Almost half of U.S private-sector workers do not have access to the easiest and best way to save for retirement -- a workplace plan -- leaving millions of Americans with an uncertain financial future.
Expanding access to workplace retirement plans is critical to mitigating a retirement crisis that has left many people facing poverty in retirement and needing to rely on family and social programs.
In a Federal Reserve survey, 31 percent of non-retired respondents reported that they have no retirement savings or pension. Few people without access to a workplace plan -- fewer than 10 percent of workers in fact-- save for retirement on their own.
Expanding the number of people who can save through work has broad support from policymakers and groups across the political spectrum, including President Obama and the Heritage Foundation. Four states -- California, Connecticut, Illinois and Oregon -- have invested in their workers and their economies by enacting legislation to create public-private workplace retirement savings plans for those who do not have access.
In Colorado, legislation called the Colorado Secure Savings Plan is our state's best hope for helping all workers make ends meet in retirement. It would allow those without a workplace plan to save a portion of their wages through a simple, opt-out payroll deduction.
Here's why the Colorado Secure Savings Plan is a must:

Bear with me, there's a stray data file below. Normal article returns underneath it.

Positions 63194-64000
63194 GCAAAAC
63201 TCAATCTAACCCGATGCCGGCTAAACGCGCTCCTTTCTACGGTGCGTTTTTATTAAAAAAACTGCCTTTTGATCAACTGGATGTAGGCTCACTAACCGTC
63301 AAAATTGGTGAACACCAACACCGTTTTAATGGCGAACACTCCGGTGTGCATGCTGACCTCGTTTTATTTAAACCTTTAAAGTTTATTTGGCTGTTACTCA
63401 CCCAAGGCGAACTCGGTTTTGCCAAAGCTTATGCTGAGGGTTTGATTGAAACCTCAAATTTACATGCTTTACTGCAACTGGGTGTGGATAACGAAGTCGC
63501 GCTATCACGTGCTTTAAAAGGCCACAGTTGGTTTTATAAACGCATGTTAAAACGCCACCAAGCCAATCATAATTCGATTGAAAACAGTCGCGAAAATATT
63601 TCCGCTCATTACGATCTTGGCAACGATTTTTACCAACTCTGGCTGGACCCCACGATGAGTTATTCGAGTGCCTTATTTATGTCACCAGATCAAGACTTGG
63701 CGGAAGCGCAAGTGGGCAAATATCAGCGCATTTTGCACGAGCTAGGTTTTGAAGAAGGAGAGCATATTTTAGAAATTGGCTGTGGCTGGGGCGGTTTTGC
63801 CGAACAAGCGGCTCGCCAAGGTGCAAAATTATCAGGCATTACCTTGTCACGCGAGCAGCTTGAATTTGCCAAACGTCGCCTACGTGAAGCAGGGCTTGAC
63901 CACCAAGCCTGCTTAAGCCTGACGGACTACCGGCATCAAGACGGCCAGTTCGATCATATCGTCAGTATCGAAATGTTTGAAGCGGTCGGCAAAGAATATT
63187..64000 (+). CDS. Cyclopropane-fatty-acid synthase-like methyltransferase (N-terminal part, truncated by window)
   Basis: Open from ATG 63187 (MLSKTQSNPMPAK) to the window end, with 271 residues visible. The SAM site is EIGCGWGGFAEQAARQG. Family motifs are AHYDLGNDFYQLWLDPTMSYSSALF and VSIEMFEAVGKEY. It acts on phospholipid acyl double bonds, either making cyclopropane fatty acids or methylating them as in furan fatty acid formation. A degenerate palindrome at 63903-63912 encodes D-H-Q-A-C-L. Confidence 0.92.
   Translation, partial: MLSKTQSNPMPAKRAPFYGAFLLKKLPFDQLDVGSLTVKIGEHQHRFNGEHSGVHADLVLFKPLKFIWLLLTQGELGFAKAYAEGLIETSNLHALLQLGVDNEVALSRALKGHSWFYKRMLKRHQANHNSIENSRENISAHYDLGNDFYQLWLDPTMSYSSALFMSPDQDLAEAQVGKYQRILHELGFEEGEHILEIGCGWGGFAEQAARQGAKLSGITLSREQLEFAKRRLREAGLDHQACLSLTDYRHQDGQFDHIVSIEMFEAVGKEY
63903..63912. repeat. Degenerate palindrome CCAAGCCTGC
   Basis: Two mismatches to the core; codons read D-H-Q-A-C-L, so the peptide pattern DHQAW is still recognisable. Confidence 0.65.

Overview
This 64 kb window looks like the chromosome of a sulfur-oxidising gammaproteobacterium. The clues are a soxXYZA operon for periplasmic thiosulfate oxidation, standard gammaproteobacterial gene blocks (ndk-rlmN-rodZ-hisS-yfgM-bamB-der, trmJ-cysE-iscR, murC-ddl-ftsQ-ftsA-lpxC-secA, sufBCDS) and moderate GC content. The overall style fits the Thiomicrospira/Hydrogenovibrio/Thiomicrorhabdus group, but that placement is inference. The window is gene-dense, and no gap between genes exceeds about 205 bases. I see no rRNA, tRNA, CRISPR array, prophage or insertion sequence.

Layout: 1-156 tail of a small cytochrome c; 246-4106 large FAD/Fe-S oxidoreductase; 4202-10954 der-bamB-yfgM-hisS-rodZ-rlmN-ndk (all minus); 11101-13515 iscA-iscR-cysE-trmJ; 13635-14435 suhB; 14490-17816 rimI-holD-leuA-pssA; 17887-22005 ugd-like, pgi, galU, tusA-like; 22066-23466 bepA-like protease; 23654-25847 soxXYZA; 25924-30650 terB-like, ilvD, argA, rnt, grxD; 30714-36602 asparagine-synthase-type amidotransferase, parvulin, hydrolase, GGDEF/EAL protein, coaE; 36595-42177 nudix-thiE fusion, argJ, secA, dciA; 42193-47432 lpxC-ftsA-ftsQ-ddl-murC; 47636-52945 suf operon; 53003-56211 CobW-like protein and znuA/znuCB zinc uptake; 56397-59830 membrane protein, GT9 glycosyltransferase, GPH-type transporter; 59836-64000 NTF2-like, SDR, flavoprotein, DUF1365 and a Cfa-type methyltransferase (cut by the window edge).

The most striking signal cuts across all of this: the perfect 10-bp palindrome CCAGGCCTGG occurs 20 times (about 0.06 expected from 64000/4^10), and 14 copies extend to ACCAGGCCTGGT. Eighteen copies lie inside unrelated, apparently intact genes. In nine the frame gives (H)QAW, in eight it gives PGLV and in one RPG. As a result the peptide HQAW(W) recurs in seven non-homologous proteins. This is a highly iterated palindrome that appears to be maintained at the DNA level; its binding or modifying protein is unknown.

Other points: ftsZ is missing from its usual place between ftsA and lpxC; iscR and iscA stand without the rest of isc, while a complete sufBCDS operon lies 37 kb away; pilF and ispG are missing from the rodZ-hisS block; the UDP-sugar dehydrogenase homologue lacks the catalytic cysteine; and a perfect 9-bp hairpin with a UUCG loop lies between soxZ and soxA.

1) The lack of access to a workplace retirement plan is persistent and growing.
Forty-five percent of Colorado's private-sector workers do not have a plan at work, a number that has grown from 38 percent in the late 1990s.
2) The lowest-income workers are least likely to be offered a workplace plan.
In Colorado, those with the lowest earnings are almost 2.5 times more likely not to have a retirement plan at work than those with the highest earnings. Only 12 percent of workers at the lowest income level, or those who make less than $22,000 a year, participate in a workplace retirement plan. Case in point: 100 CEOs have more saved for retirement than 41 percent of U.S. families combined.
3) People of color are much less likely to have access to a workplace plan.
White workers in Colorado are 30 percent more likely to work for an employer that offers a workplace retirement plan than are minority workers, with Hispanic workers being the least likely to have access to workplace retirement plans.
4) Small businesses, which are a key part of our economy, typically do not offer retirement plans.
Eight out of 10 Coloradans working in our state's smallest businesses -- those with fewer than 10 employees -- have no workplace retirement plan. Six in 10 of those working at businesses with 10-49 employees have no workplace plan. Yet in 2015, three out of 10 private-sector workers in Colorado worked in firms with fewer than 50 employees, and about two out of 20 were employed by firms with 19 or fewer employees.
5) Younger workers are disproportionately affected.
Forty-nine percent of Colorado workers age 25-29, 45 percent of those age 30-34 and 48 percent of those age 35 to 39 have no retirement savings plan at work. Younger people could benefit most from the Colorado Secure Savings Plan. They have many years left to save, and they want to do so.
6) The inability to save through work contributes to many Coloradans relying too heavily on Social Security.
The lowest-income retirees in Colorado depend on Social Security for 80 percent of their income, and Coloradans overall rely on Social Security for 64 percent of their retirement income. Social Security is only intended to replace about 40 percent of a worker's income.
These six reasons -- really 753,972 reasons if you count all the Colorado workers without access to a workplace retirement plan -- make the Colorado Secure Savings Plan a must-do for our workers, families and economy.